nestled way back in the mountains of madison county, deep in the pisgah national forest, lies a tiny, little mountain town named hot springs. there’s not much there. a railroad track – which is still in use multiple times throughout the day and night (as experienced while camping at night when the low, rumbling, clacking of the train over the tracks woke me from my slumber in my cozy tent). a few restaurants. a small library. a church. an outfitters store and a vintage/used store. and a post office. a creek runs under the main street, creating two separate blocks. and a few homes lie on some small streets just off of the main road. but, that’s about it. even with a population of only about 600, though, it’s a friendly place, bustling with movement + people – most of who have come to stay at the campground/resort or who are passing through, needing a little break from their trek in the woods or their ride through the mountains. of course, the real draw for hot springs is just that… its hot springs.
hot springs has been a destination spot for years, since the 1800s to be exact. of course, the land has been used much longer than that. native americans gathered in the area to use the healing powers of the hot springs, conducting ceremonies and rituals. some time int he 1700s colonists began coming to the area to heal the ailments and sicknesses. at the tun of the century, a white colonist had purchased the land (from whom, i don’t know?! hopefully he didn’t just “take” it and claim it his), and began making money from visitors coming to experience the healing powers of the area.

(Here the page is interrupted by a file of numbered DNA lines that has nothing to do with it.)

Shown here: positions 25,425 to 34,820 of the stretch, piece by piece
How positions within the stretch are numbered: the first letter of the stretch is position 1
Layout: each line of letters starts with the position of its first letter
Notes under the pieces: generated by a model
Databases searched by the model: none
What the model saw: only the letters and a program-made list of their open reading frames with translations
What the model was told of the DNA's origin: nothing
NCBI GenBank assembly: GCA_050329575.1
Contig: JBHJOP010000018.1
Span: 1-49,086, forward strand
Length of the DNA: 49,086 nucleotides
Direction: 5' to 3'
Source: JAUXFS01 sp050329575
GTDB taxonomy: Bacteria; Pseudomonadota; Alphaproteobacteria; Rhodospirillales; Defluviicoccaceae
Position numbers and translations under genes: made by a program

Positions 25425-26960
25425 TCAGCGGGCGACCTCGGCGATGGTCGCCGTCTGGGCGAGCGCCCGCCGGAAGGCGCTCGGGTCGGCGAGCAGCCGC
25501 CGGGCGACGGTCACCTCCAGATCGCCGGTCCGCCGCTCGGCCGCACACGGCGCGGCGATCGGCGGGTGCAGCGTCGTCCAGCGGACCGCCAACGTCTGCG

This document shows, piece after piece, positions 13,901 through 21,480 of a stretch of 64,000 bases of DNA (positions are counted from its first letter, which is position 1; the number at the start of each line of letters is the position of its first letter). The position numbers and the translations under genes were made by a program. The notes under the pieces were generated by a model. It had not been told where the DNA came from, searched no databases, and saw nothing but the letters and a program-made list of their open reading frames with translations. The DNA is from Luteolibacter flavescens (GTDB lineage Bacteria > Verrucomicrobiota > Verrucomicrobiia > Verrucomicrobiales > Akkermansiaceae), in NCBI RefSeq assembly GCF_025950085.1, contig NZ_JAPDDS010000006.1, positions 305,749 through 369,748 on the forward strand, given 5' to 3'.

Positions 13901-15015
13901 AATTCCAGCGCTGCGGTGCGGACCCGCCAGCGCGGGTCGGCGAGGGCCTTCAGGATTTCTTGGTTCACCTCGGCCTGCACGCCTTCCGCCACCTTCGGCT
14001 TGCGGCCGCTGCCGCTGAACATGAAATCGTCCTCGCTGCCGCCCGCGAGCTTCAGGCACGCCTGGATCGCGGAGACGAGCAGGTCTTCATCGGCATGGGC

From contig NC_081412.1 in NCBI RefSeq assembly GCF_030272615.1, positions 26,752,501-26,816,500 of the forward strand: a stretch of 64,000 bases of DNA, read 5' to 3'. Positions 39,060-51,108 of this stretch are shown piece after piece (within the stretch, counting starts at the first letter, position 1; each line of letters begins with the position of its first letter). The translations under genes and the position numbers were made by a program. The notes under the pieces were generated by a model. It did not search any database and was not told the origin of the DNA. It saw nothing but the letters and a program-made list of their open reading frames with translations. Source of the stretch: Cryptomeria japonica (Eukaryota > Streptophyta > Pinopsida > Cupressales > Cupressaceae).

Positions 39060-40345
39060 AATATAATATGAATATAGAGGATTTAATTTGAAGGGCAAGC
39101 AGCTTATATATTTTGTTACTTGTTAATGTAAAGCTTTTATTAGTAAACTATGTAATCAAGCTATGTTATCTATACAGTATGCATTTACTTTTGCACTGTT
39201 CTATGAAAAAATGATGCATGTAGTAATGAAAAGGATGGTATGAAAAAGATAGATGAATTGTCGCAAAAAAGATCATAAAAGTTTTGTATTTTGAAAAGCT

soon there were hotels and people flocked there for resort vacations. a place catering to the rich in the midst of a poor, rural part of north carolina. big money at work, capitalism at its best, in the 1800s. somehow, as i type this, i find myself feeling more and more irritated at the way the people claim and use the land for their own profit, instead of keeping it wild + free.
then, the history takes an even darker turn, in my opinion. in 1917. the hotel was leased to the federal government where it became internment camp for hundreds of german merchant sailors captured in u.s. harbors when war was declared. according to the hot springs website, “the internees were treated well by the townspeople, and several returned to visit after the war.” let’s hope so. i will say that while were there camping, each night we talked about the old german prisoners of wars’ souls… are they still around? haunting and wandering?
after the war, things weren’t the same. the hotel never regained its glory (good!), and hot springs was almost forgotten way back there in those magical, healing mountains.
today, as people seek to get back in touch with nature + with the mystical, healing waters that flow through the area, hot springs is again a tourist destination. but, it without that upper-class feel. yes, there is a resort with a spa and some mineral baths, places to get in the 100 degree springs, but it is not over-the-top. the town is simple and cozy. and the campground keeps those seeking a real, wild, natural experience coming back. hiker walk through the town on their 2100 mile hike from georgia to maine on the appalachain trail. rafters shoot the rapids and float in the river. and people seeking a few days of rest, peace, simplicity + grounding come here to renew their spirit + tap into their inner wild side.
and that is exactly what i experienced.